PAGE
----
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Emile Nijssen's Blog

Ecocredits, on how to use Capitalism to solve Global Warming

So far, it's not looking great for earth. We're using too much resources and as a result we're seeing temperatures rise, which leads to many problems.

Alas, I don't have to educate you on why it's bad. Instead, I'd like to talk about how we could solve it. And I'd like to use something we're all familiar with already.

Capitalism Works

Most countries in the world have adopted the capitalistic system because it works. As long as there is scarcity, whether it's time, material resources or manufacturing, a society will require something to distribute scarce things across people.

Capitalism itself makes sure companies compete for customers. Your product is either better or cheaper, or you die.

Companies are motivated to make cheaper, better products with less resources and time. It's a competitive system and we humans tend to love wars. Nowadays we've just replaced cannons with marketing and castles with big offices.

Money Works

We're currently using money as the common denominator. Time equals money, and money equals resources. And to make stuff, we need both time and resources.

Money works because trading money for a bread is a much better idea than trading a chicken for a bread, because money is much more divisible than a chicken.

The problem with money though, is that non-produtive members of society (I'm looking at you, Wall Street) who are unable to add value (e.g. bake a bread or build rockets), have designed games around money itself, to enrichen themselves. Money should be just a tool, but they made it a goal in itself. When that happened, that's where society ended and individualism began.

The result is that people that add little to no value to society still can end up with a lot of money. And therein lies the problem; we value money as a measure of what a person has contributed. But it only says something about what that person can buy.

Yet to buy stuff (e.g. a plane), stuff needs to be made. And making stuff takes up a lot of resources and time.

How other people sell their time is their own business, but the resources on earth are limited. It's the stupidity of our time to believe that a rich person has more right to earth's resources than a poor person. Yet we don't think twice about the extravagance lifestyle of celebrities, ceo's and the like. In fact, most are jealous of it and aspire to spend as much as they do.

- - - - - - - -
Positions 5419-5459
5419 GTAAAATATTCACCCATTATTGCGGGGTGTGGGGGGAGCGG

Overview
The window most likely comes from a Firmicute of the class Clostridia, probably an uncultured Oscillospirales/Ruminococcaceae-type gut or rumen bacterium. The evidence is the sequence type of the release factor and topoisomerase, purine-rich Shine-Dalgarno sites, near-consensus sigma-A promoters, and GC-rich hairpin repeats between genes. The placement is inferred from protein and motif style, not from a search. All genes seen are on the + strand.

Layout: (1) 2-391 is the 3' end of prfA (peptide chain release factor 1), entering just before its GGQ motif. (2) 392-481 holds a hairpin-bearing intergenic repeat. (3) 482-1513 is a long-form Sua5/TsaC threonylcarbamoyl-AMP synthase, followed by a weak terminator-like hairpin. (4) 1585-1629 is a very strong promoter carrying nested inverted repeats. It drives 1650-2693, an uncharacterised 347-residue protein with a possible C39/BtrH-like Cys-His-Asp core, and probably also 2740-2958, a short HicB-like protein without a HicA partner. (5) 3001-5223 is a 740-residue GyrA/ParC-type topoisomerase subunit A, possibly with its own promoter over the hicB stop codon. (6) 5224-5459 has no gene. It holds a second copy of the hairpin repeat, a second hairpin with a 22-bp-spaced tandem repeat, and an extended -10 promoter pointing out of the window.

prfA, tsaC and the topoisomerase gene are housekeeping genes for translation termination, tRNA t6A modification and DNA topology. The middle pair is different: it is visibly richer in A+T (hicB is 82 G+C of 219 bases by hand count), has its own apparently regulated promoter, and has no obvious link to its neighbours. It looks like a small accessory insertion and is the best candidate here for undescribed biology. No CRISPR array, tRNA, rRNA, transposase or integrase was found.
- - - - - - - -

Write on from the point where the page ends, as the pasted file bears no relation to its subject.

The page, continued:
The thing is, we're all born equal and your slice of pie earth should be as equal as anyone's else.

Money should be able to buy someone else's time, but not the earth's resources.

A new kind of money

Money can be transfered, and thus you can earn or lose money. It's a simple zero-sum game.

We need a new kind of money, that can't be transfered, can't be earned, can't be loaned, can't be lost. It can only be spent. And everyone gets an equal amount.

This money represents your slice of earth. You can spend it however you like, but once you've run out, you've run out.

The Ecocredit

Imagine a world where your government gives you 10.000 ecocredits a month. A what? An ecocredit. It's a non-transferable currency that lives next to your euros, dollars, yen etc. Maybe we can show your balance in an app. Or maybe we can link it to your ID card. Whatever, we're good with technology, we'll figure that out.

Imagine in this world you go out to a groceries store. Hmm, beef. Ouch, 1000 ecocredits ánd $3. Better go for veggie meat, while that's also $3, it's only 150 ecocredits. Maybe next week when you've made that deadline you'll buy that delicious beef to celebrate.

And you drive back in your diesel car, fuel up and spend another 1500 ecocredits. And $60.

Let the companies figure it out

At first, we'll feel limited by what we can buy. And that's exactly the point! We've been spoiled by our lifestyle at the expense of poorer people, and even worse, future generations. It can't go on like this.

"But I don't want to lose my lifestyle!", I hear you cry. Well, I have good news. We're humans, and we're damn smart at solving problems. We just need the right motivation to get our asses off the couch.

So let companies figure it out. The companies currently producing beef? Let them figure out a way to make it better for the environment. Because if they don't, they'll go bankrupt. Maybe they'll transition to plant-based beef where you couldn't tell the difference. There's surely a huge demand!

Car companies? Well, I guess they're all electric very soon. And by going all-in, economies of scale will make sure the dollar-price will stay low. Fossil fuel cars will receive an old-timer status and maybe will only be driven once a year by enthousiasts. Eating meat might become something you'll only do on your birthday.

I trust enough in capitalism that companies will compete with each other to make the most environment-friendly, low-cost products. Because it's the only way they can survive.

But, but, but…

It's just an idea, slow down! Great ideas take time to develop.

But aren't we going to see a black market for meat, planes and whatnot?

Yeah, probably. But it's all about the bigger picture.

But what if I'm out of ecocredits that month?

I hope you have a few great friends. Better luck next month.

But how are we going to determine the amount of ecocredits for a product?

I don't know. It probably won't be perfect, but we gotta start somewhere. Over time we'll get better at it.

But nobody is going to get this at first.

Maybe we can start with 100.000 ecocredits a month. Then slowly build down to 10.000 until we're used to it.

But can't I just ask a poor person to buy stuff for me?

I think that must be made illegal.


Do you really want to see the world burn because you wanted so badly to eat that one-kilogram-steak on your holiday in Thailand? Get to fucking work!

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